yielded was quite most probably not her softness. It might well be her
hardness. Her hardness was her love of the sight of her own effect.
Dressed for church, though it was now much too late, she was more
breathless than he had ever seen her; in spite of which, beginning
immediately, he gave her not a moment. "I make a scandal, your letter
tells me — I make it, you say, even before the servants, whom you
appear to have taken in the most extraordinary way into your
confidence. You greatly exaggerate — but even suppose I do: let me
assure you frankly that I care not one rap. What you've done you've
done, and I'm here in spite of your letter — and in spite of
anything, of everything, any one else may say — on the perfectly
solid ground of your having irretrievably done it. Don't talk to me,"
Reeve went on, "about your husband and new complications: to do that
now is horribly unworthy of you and quite the sort of thing that adds
— well, you know what — to injury. There isn't a single complication
that there hasn't always been and that we haven't, on the whole,
completely mastered and put in its place. There was nothing in your
husband that prevented, from the first hour we met, your showing
yourself, and every one else you chose, what you could do with me.
What you could do you did systematically and without a scruple —
without a pang of real compunction or a movement of real retreat."
Mrs Despard had not come down unprepared, and her impenetrable
face now announced it. She was even strong enough to speak softly —
not to meet anger with anger. Yet she was also clearly on her defence.
"If I was kind to you — if I had the frankness and confidence to let
it be seen I liked you — it's because I thought I was safe."
"Safe?" Barton Reeve echoed. "Yes, I've no doubt you did! And how
safe did you think I was? Can't you give me some account of the
attention you gave to that?" She looked at him without reply to
his challenge, but the full beauty of her silent face had only, as in
two or three still throbs, to come out, to affect him suddenly with
all the force of a check. The plea of her deep, pathetic eyes took the
place of the admission that his passion vainly desired to impose upon
her. They broke his resentment down; all his tenderness welled up with
the change; it came out in supplication. "I can't look at you and
believe any ill of you. I feel for you everything I ever felt, and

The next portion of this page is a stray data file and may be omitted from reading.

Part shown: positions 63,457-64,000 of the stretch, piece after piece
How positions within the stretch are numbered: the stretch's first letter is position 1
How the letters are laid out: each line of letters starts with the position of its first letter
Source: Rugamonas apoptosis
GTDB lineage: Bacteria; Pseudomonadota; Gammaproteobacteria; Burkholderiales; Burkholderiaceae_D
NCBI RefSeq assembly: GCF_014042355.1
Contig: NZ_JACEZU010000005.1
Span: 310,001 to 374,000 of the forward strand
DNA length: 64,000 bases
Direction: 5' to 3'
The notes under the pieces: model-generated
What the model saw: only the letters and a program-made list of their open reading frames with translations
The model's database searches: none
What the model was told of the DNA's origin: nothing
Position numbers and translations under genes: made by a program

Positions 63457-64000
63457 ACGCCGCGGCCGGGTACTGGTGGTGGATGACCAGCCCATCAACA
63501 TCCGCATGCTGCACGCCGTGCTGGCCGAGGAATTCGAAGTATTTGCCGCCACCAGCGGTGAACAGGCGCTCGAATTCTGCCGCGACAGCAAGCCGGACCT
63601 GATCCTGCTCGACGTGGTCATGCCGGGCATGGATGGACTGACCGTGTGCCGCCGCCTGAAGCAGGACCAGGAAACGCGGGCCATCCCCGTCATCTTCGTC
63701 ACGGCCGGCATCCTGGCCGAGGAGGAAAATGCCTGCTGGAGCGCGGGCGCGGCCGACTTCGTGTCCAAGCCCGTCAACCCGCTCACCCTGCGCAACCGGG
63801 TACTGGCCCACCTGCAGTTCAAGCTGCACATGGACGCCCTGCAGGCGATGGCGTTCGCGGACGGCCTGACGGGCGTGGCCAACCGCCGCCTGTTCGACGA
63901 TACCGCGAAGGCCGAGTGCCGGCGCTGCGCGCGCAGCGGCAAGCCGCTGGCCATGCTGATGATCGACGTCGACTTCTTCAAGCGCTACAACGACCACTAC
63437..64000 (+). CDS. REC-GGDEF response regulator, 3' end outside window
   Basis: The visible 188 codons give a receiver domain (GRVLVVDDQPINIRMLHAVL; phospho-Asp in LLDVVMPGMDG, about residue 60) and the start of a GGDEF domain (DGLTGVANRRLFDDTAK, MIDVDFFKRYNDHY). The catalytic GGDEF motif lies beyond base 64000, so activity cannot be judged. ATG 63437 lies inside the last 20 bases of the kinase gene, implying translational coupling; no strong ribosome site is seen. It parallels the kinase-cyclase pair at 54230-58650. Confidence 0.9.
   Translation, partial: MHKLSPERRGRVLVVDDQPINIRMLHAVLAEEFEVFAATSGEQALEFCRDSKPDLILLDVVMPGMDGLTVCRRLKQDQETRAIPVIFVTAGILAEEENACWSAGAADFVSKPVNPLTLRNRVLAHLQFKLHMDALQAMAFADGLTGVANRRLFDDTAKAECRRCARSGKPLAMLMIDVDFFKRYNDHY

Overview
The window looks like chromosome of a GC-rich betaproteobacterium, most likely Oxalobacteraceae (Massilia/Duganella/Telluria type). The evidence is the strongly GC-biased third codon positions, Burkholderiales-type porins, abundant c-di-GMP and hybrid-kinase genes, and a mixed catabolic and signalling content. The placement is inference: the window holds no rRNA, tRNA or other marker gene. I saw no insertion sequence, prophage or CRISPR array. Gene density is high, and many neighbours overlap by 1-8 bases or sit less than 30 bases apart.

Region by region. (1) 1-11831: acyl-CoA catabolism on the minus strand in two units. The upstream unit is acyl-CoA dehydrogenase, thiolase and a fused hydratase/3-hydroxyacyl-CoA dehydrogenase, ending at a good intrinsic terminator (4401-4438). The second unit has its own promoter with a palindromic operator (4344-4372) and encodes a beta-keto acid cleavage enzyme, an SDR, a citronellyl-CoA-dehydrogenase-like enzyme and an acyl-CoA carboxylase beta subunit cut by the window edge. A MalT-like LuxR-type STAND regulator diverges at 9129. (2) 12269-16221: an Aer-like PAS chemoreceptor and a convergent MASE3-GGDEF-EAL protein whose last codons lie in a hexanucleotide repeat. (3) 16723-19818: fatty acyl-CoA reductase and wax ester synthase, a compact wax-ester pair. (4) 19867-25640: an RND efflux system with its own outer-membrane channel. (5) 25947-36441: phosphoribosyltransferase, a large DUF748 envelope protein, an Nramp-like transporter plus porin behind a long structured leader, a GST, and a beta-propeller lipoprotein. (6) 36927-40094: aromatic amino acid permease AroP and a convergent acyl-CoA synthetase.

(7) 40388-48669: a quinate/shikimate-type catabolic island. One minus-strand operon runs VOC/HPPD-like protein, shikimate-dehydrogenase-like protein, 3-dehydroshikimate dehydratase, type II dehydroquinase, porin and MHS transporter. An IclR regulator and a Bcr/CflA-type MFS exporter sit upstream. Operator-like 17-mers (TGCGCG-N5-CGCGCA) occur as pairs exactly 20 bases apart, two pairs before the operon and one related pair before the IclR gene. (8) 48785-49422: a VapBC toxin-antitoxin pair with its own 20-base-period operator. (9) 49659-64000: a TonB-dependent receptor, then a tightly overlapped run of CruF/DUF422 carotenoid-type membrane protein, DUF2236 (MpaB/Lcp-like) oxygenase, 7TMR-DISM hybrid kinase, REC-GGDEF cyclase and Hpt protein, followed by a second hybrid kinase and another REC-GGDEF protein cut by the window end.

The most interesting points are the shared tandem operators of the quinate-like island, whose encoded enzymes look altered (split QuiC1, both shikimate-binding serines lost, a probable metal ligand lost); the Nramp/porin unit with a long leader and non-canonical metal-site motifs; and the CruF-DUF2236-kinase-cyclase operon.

that we're committed to each other by a power that not even death can
break. How can you look at me and not know to what depths I'm
yours? You've the finest, sweetest chance that ever a woman had!"
She waited a little, and the firmness in her face, the intensity
of her effort to possess herself, settled into exaltation, at the same
time that she might have struck a spectator as staring at some object
of fear. "I see my chance — I see it; but I don't see it as you see
it. You must forgive me. My chance is not that chance. It has
come to me — God knows why! — but in the hardest way of all. I made
a great mistake — I recognise it."
"So I must pay for it?" Barton Reeve asked.
She continued to look at him with her protected dread. "We both
did — so we must both pay."
"Both? I beg your pardon," said the young man: "I utterly deny it
— I made no mistake whatever. I'm just where I was — and everything
else is. Everything but you!"
She looked away from him, but going on as if she had not heard
him. "We must do our duty — when once we see it. I didn't know — I
didn't understand. But now I do. It's when one's eyes are opened —
that the wrong is wrong." Not as a lesson got by heart, not as a trick
rehearsed in her room, but delicately, beautifully, step by step, she
made it out for herself — and for him so far as he would take it. "I
can only follow the highest line." Then, after faltering a moment, "We
must thank God," she said, "it isn't worse. My husband's here," she
added with a sufficient strangeness of effect.
But Barton Reeve accepted the mere fact as relevant. "Do you mean
he's in the house?"
"Not at this moment. He's on the river — for the day. But he
comes back to-morrow."
"And he has been here since Friday?" She was silent, on this, so
long that her visitor continued: "It's none of my business?"
Again she hesitated, but at last she replied. "Since Friday."
"And you hate him as much as ever?"
This time she spoke out. "More."
Reeve made, with a sound irrepressible and scarce articulate, a
motion that was a sort of dash at her. "Ah, my own own!"
But she retreated straight before him, checking him with a gesture
of horror, her first outbreak of emotion. "Don't touch me!" He turned,
after a minute, away; then, like a man dazed, looked, without sight,